Empowering philanthropy: Advancement leader Tennys Hanson recognized with Order of Canada
UTM alumna Tennys Hanson (BSc 1974) received an email from the Governor General’s office requesting to speak with her, assuring her it was good news. One phone call later, she found out that Gov. Gen. Mary Simon was appointing her to the Order of Canada.
The former CEO and president of the United Health Network (UHN) Foundation received the designation Member of the Order for catalyzing health care and education in the fundraising sector.
“It’s pretty overwhelming to start with. It’s an incredible way to be recognized for the 40-plus years of my career.”
Hanson’s UTM journey started during the campus’ earliest years, when it was still known as Erindale College with a population of 1200. The campus only had three buildings — North, South, and Colman House that housed the Blind Duck Pub. Principal Tuzo Wilson and his wife Isabel welcomed first-year students for afternoon tea at Lislehurst.
“The UTM campus at U of T was my first choice for university,” Hanson says proudly, “I really wanted to go there because it was small. It was a very personalized experience.” As a psychology student, she took advantage of Professor Mike Spigel’s impromptu office hours at the dining hall which is now known as Spigel Hall.
Hanson’s first job after graduating was as a High School Liaison at UTM. It was the perfect opportunity for the new grad to share her love for UTM with prospective students. As the campus grew, so did the need to build UTM’s position as a positive force in the Mississauga community. Hanson soon added community relations to her list of responsibilities.
“I was lucky to be in a very unique position because I was connecting with people who are leaders in the community.”
While in community relations, Hanson interacted and volunteered with various Mississauga institutions like the Board of Trade. She credits this first-hand experience for helping her understand more about working with volunteers, a crucial aspect when she stepped into her first fundraising role in 1976 to raise $250,000 for the campus’ first scholarship program.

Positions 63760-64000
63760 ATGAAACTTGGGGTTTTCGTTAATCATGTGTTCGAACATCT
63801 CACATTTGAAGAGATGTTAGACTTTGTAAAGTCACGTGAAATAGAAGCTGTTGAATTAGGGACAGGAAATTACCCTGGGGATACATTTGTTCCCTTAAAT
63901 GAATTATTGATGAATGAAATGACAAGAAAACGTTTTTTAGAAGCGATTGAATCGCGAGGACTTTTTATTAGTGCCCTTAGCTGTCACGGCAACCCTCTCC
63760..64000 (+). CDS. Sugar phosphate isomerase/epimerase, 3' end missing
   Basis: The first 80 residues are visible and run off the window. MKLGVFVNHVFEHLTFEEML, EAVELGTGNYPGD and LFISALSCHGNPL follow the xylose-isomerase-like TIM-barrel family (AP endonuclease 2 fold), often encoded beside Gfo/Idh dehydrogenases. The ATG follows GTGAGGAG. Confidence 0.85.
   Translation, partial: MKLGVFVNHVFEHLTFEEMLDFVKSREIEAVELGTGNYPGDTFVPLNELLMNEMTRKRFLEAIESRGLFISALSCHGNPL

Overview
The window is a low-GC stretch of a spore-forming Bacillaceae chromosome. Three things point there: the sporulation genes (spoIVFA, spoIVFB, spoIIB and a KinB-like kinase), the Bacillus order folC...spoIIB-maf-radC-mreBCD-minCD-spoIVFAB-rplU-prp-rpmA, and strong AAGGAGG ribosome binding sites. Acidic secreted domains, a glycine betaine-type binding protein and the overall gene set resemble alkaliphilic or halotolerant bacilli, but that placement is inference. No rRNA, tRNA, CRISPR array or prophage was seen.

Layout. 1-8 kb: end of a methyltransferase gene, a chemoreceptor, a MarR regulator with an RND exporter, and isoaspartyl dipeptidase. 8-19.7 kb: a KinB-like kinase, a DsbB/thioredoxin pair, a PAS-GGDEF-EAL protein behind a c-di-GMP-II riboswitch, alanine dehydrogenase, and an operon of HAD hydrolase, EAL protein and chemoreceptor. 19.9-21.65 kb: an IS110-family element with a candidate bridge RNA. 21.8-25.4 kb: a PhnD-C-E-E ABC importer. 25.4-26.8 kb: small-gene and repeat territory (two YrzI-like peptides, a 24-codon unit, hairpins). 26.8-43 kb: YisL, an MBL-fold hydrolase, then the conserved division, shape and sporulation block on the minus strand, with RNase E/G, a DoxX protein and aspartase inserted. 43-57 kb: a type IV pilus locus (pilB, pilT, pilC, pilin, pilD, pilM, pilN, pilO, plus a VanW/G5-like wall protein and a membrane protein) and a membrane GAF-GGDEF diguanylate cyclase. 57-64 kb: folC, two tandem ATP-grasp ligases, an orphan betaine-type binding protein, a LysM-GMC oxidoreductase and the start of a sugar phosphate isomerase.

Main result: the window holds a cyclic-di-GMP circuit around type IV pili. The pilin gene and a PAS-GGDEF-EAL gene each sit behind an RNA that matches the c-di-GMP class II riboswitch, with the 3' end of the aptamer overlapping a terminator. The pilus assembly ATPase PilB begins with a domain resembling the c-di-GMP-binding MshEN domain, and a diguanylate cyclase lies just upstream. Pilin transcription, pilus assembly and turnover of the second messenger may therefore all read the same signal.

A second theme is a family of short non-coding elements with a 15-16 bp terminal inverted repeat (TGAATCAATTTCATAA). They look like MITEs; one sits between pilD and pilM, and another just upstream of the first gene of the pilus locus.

“The starting point was all at Erindale, for sure. If I didn’t get into fundraising there, I might not have gone into the field,” Hanson reflected. UTM and U of T recognized Hanson for her steadfast contributions to the university community with the Paul W. Fox Award in 1990 and the Arbor Award in 2000.
In the following decades, Hanson stayed in advancement and worked between the healthcare and higher education sectors. After a stint at Mt. Sinai, she returned to U of T as Campaign Director of the Great Minds Campaign and Vice-President of the U of T Foundation before finally landing as CEO and President at UHN Foundation, previously known as the Toronto General and Western Hospital Foundation.
Over the next 23 years, Hanson would take the UHN Foundation to new heights. Under her leadership, she raised $3 billion, rallied donors during the pandemic, and saw Toronto General Hospital rank as one of the top ten hospitals in the world, the only publicly funded institution on the list.
Hanson’s ability to connect the community to UHN’s vision has gained the trust of the foundation’s most loyal donors and volunteers, some of whom have become her good friends. When asked what moment in her career she was particularly proud of, she mused when philanthropist and friend Leo Goldhar entrusted her funds to establish the J. Douglas and Tennys Hanson Foot and Wound Care Clinic in memory of her late husband. After her retirement, the UHN also named a limb preservation research chair in her honour.
Foot care is an underserved area of health care, especially among diabetes patients. Without proper treatment, this may lead to problems like unnecessary amputation. “Now there's a lot more focus on that area of care, which will make a life-changing difference for the people who get better care and therefore don't need an amputation,” Hanson explains.
Hanson’s compassion, yes-we-can attitude, and deep belief in the causes she supports have made her one of the most respected voices in advancement even before the profession was recognized. Receiving the Order of Canada spotlights Hanson’s achievements, but she also stresses that it recognizes all the people involved in what she was able to achieve — her colleagues at UTM and UHN Foundation, staff, donors, volunteers, clinicians, and scientists.
After a whirlwind decades-long career, Hanson is currently enjoying her first year of retirement travelling the world before diving into any new projects. “It will be something in health care, for sure,” Hanson says enthusiastically.